A controversial public hearing was held at the Windermere Community Hall on Monday, September 29th to discuss the important issue of the option to legally grow medical marijuana in the valley. The Regional District of East Kootenay (RDEK) board of directors recently authorized public hearings for amendments to Official Community Plans or land use bylaws and zoning bylaws in RDEK Electoral Areas A, B, C, F and G. The suggested amendments cite new federal regulations for the commercial production of medical marijuana.
A total of four proposed bylaw amendments will essentially give a green light already given by the federal government on the growing of marijuana for medicinal purposes in ALR (Agricultural Land Reserve) and I1 (light industrial) zoning areas including those covered under the Steamboat – Jubilee Mountain Official Community Plan; those under the Lake Windermere Official Community Plan Bylaw; those under Upper Columbia Valley Zoning Bylaw No. 900, 1992 and those covered under the Fairmont Hot Springs Area Official Community Plan.
Should the bylaws be adopted at the next RDEK board of directors meeting, growers in residential areas would not be permitted to apply for a permit; however, there are no restrictions on growing in the approved agricultural and industrial zoned areas, provided the would-be medical marijuana growing operations met the requirements specified by the government to classify them in the existing ALR and I1 categories.
“The right to farm medical marijuana now exists — you can start tomorrow with the application process. The amendments have been permitted at the senior-municipal levels. If an application was made on agricultural land it would be permitted,” said planning and technical specialist, Tracy Vanderwheele.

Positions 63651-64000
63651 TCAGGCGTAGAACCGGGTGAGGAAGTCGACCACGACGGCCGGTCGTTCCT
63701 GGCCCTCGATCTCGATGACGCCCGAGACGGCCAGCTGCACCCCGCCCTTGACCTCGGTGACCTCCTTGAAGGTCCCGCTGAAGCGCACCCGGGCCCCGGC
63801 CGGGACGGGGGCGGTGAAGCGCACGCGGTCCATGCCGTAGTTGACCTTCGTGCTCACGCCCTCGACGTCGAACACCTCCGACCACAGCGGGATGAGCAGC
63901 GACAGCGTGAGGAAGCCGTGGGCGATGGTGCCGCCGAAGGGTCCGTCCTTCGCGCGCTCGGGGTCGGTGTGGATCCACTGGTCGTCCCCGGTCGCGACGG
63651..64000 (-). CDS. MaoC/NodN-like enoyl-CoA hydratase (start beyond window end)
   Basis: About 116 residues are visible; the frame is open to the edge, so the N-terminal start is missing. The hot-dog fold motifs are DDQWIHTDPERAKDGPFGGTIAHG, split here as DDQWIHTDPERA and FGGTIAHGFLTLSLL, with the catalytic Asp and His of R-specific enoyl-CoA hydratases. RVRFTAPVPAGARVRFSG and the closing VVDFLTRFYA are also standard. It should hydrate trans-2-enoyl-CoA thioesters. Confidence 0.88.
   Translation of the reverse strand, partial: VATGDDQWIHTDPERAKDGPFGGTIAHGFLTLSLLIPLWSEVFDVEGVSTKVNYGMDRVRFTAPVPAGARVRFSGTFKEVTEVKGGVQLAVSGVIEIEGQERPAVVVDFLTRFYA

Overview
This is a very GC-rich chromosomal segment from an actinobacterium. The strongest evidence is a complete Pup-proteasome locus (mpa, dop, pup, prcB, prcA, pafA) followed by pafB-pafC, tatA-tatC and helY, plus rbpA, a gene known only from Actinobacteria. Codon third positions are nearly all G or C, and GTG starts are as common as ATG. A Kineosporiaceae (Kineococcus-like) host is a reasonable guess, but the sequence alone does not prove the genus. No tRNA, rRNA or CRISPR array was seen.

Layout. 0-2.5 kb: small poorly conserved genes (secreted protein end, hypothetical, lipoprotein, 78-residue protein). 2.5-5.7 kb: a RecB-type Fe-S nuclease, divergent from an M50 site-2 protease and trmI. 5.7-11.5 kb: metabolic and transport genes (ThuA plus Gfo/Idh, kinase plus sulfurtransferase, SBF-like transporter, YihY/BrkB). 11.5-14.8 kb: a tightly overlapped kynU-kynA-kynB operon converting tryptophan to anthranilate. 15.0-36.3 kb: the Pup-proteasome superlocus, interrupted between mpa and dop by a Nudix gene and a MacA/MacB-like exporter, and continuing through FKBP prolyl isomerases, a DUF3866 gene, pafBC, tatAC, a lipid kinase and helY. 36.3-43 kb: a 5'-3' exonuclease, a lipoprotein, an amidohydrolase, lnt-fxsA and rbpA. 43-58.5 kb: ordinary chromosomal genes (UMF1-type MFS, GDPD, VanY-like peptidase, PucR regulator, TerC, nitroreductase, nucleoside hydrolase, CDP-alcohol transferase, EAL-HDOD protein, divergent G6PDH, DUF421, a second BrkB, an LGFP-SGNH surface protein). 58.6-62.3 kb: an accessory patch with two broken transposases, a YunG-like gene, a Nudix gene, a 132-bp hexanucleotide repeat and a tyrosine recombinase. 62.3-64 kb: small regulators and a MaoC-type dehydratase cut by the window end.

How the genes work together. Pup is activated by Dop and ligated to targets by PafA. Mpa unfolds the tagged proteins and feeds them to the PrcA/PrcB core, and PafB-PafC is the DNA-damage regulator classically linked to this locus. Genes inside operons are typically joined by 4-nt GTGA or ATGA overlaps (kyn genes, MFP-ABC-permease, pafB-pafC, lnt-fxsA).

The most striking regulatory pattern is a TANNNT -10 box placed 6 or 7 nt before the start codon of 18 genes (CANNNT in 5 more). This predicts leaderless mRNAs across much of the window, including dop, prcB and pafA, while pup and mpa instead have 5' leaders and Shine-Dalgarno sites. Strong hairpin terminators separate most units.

Concerned agriculturists voiced opinions about the presence of marijuana on farmland. The existing RR1 zoning bylaw states that medical marijuana would not be permitted because of its conflicting nature with a residential aspect of an existing bylaw.
“Even though the RR1 zoning bylaw exists, ALR takes precedent,” said Ms. Vanderwheele, adding that, legally speaking, it is clear that marijuana farming is a viable option and the choice to grow it is up to the discretion of the land owners.
“The RDEK is making more of a recommendation, with each individual deciding what approach to take,” she said.
Touted benefits to the approval of the bylaws included a reduction in criminal behaviour associated with illegal hydroponics and marijuana trafficking.
“There’s a lower probability of illegal use of it, after it’s been approved. Only use of industrial and ALR land will be permitted — we can’t prevent people from farming it,” said Ms. Vanderwheele.